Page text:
April 1, 2009
Tips for illuminating classrooms and other educational spaces.

For nearly a decade, schools and universities have been inundated with information on the benefits of incorporating daylight into their facility designs.

But even the most ingeniously designed educational spaces will need electric lights to supplement daylight or to illuminate interiors after the sun sets.

The Advanced Energy Design Guide for K-12 School Buildings, developed by the American Society of Heating, Refrigerating and Air-Conditioning Engineers (ASHRAE), offers school planners several recommendations on good lighting design:

  • Interior finishes: For electrical lighting to be used efficiently, the guide says, spaces must have light-colored finishes. The ceiling reflectance should be at least 70 percent (preferably 80 to 90 percent). In most cases, that will mean smooth white acoustical tile or ceiling paint. The average reflectance of the walls should be at least 50 percent. In general, that will mean light tints or off-whites for the wall surface.

    For ceilings, a flat painted surface or acoustical tile is the most efficient. Sloping ceilings and exposed roof structures may significantly reduce the effective ceiling reflectivity, so make sure the ceiling and all components are painted a high-reflectance white.

  • Sensors: Schools should use occupancy sensors in all classrooms, offices, mechanical rooms, restrooms and special-use spaces. "The greatest energy savings are achieved with manual-on/automatic-off occupancy sensors if daylight is present," the guide says. "This avoids unnecessary operation when electric lights are not needed and greatly reduces the frequency of switching."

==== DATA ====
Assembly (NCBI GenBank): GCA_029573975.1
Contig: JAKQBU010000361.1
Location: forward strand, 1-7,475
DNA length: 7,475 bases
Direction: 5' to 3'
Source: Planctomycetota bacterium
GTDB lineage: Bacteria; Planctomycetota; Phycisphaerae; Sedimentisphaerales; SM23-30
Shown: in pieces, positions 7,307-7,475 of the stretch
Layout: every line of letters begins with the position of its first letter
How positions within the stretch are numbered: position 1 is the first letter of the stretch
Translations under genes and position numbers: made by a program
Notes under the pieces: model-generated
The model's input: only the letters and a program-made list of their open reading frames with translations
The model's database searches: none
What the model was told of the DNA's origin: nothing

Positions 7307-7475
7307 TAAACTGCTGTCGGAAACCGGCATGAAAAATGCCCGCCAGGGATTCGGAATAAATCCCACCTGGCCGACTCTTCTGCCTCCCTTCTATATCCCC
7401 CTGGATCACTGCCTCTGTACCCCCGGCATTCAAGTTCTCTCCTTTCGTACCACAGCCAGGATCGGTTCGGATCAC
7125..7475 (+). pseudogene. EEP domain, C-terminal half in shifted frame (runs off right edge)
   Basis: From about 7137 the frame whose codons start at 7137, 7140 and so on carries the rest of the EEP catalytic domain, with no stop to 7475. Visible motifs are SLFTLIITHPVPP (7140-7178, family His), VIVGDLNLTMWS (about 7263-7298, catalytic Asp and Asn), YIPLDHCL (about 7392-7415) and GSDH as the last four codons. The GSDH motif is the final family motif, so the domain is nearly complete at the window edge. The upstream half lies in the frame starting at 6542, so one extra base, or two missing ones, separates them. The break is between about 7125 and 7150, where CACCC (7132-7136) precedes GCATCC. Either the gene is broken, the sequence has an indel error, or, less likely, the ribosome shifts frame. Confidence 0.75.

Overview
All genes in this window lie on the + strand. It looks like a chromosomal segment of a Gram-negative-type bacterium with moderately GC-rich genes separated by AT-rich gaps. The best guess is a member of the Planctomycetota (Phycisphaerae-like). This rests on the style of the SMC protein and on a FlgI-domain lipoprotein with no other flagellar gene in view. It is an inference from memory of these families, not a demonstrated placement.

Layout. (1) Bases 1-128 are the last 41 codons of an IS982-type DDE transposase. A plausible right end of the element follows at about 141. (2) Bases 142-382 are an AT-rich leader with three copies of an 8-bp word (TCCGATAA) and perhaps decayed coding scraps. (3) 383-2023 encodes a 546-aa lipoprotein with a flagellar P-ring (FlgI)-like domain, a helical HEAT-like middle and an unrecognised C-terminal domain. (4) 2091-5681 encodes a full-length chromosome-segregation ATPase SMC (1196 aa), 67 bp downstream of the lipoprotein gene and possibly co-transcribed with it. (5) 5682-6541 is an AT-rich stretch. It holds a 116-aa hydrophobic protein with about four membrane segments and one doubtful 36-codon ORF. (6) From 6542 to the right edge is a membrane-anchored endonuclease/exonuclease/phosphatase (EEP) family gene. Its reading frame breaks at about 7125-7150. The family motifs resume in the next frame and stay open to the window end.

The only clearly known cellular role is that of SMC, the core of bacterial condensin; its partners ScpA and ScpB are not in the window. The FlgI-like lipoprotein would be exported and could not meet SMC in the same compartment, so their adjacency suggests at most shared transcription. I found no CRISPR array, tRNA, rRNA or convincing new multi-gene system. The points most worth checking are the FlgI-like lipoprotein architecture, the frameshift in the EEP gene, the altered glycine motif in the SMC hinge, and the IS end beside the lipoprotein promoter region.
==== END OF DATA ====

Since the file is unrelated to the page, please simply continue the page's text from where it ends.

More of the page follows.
The two primary types of occupancy sensors are passive infrared (PIR) and ultrasonic. PIR sensors should not be used in rooms where a user cannot see the sensor (e.g., storage areas with multiple aisles, restrooms with stalls). High airflow can disrupt ultrasonic sensors, so they should not be used near air duct outlets.

  • Circuiting and switching: As instruction relies more on technology, lighting and controls in classrooms now must take into account the requirements of video images. "New schools should be designed with the anticipation of substantial daily classroom time with the lights dimmed and video replacing the whiteboard as the principal teaching medium," the guide says.

That means a classroom will need two distinctly different lighting setups: a "bright" classroom with light levels of 30 to 70 footcandles throughout the room, and an "audiovisual" scenario that limits light on the screen to 7 to 15 footcandles. Adapting the lighting to accommodate both can be difficult.

"There is the distinct chance that once shades are put in place for (audiovisual), they will be left there all day, effectively preventing daylighting," the guide says. "The preferred solution is to educate teachers about the importance of daylighting. An alternative and more foolproof solution is to use electrically operated shades that automatically retract when lights are turned on …. Unfortunately, this is considered too expensive for most projects."


Percentage of electricity consumption in a typical school that goes for lighting.

30 to 50
Percentage of lighting energy in a school that can be conserved through retrofitting.

Number of years that an Energy Star-rated LED exit sign can last without lamp replacement.

Source: U.S. Environmental Protection Agency, "Energy Star Building Upgrade Manual"

About the Author

Mike Kennedy | Senior Editor

Mike Kennedy, senior editor, has written for AS&U on a wide range of educational issues since 1999.

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